Professor Lori A. Ringhand of the University of Georgia School of Law and Professor Paul M. Collins, Jr. of the University of North Texas Department of Political Science have posted May it Please the Senate: An Empirical Analysis of the Senate Judiciary Committee Hearings of Supreme Court Nominees, 1939-2009 (2010). Here is the abstract:
This paper examines the questions asked and answers given by every Supreme Court nominee who has appeared to testify before the Senate Judiciary Committee since 1939. In doing so, it uses a new dataset developed by the authors. This database, which provides a much-needed empirical foundation for scholarship in emerging areas of constitutional law and political science, captures all of the statements made at the hearings and codes these comments by issue area, subissue area, party of the appointing president, and party of the questioning senator. The dataset allows us to quantify for the first time such things as which issues are most frequently discussed at the hearings, whether those issues have changed over time, and whether they vary depending on the party of the appointing president and the party of the questioning senator. We also investigate if questioning patterns differ depending on the race or gender of the nominee. Some of our results are unsurprising: for example, the hearings have become longer. Others, however, challenge conventional wisdom: the Bork hearing is less of an outlier in several ways than is frequently assumed, and abortion has not dominated the hearings. We also discover that there is issue area variation over time, and that there are notable disparities in the issues addressed by Democratic versus Republican senators. Finally, we find that female and minority nominees face a significantly different hearing environment than do white male nominees.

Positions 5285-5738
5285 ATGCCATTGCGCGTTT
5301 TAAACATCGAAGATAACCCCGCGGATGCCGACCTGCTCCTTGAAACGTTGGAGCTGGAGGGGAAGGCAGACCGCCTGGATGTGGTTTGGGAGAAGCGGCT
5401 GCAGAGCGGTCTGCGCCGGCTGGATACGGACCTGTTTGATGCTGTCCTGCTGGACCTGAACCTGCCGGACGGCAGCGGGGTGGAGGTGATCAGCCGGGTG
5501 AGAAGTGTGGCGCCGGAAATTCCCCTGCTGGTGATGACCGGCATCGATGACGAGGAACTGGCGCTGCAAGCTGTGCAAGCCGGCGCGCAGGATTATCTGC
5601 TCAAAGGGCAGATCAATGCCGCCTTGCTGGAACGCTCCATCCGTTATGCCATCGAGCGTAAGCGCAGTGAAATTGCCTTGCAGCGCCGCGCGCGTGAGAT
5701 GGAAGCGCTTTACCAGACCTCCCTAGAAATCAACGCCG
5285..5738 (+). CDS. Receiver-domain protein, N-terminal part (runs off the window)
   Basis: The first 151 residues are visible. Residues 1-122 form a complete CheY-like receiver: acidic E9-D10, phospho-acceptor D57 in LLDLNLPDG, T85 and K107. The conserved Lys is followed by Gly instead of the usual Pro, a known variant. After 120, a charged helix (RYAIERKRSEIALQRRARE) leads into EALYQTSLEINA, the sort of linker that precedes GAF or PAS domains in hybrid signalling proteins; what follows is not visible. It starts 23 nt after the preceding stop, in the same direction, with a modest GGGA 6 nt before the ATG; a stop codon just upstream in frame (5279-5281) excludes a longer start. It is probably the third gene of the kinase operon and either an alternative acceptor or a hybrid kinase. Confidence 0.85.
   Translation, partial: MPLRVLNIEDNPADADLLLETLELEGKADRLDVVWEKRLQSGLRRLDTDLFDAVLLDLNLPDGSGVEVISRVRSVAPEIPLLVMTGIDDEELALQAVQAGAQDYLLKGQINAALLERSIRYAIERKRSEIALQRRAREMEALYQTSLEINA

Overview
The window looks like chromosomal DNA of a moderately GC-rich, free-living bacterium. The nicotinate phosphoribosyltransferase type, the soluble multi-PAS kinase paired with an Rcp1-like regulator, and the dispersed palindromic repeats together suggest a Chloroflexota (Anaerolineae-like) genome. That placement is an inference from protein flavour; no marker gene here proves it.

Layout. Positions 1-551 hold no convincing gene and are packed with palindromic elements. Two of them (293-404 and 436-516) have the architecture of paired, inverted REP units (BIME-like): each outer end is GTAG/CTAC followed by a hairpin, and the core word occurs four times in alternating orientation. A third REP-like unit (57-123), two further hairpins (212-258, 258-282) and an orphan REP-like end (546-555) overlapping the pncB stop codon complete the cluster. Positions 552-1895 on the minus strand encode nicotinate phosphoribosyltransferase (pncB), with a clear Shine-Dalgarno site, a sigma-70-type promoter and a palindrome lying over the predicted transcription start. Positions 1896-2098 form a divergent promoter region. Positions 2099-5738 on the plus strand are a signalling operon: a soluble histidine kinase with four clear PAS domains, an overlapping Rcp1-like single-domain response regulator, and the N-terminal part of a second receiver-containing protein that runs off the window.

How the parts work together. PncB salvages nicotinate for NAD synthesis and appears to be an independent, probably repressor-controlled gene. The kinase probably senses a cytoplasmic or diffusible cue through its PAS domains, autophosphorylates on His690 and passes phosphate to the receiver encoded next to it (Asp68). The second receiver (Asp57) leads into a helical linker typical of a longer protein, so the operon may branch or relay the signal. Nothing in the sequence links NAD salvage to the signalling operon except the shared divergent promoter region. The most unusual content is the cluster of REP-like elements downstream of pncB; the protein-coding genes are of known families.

Tags: Communication respecting U.S. constitutional law, Constitutional interpretation, Constitutional law, Discourse analysis in legal communication studies, Empirical methods in legal communication studies, Interpretation of legal language, Legal communication, Legal communication about constitutional law, Legal issues discussed during U.S. Supreme Court nominee confirmation hearings, Lori A. Ringhand, Paul M. Collins, Paul M. Collins Jr., Statistical analysis in legal communication studies, Statistical methods in legal communication studies, Statutory interpretation, Supreme Court confirmation hearings, U.S. Senate confirmation hearings for U.S. Supreme Court nominees, U.S. Supreme Court, U.S. Supreme Court Justices, Visualization of legal information, Visualization of Supreme Court confirmation hearings, Visualization of U.S. Supreme Court nominee hearings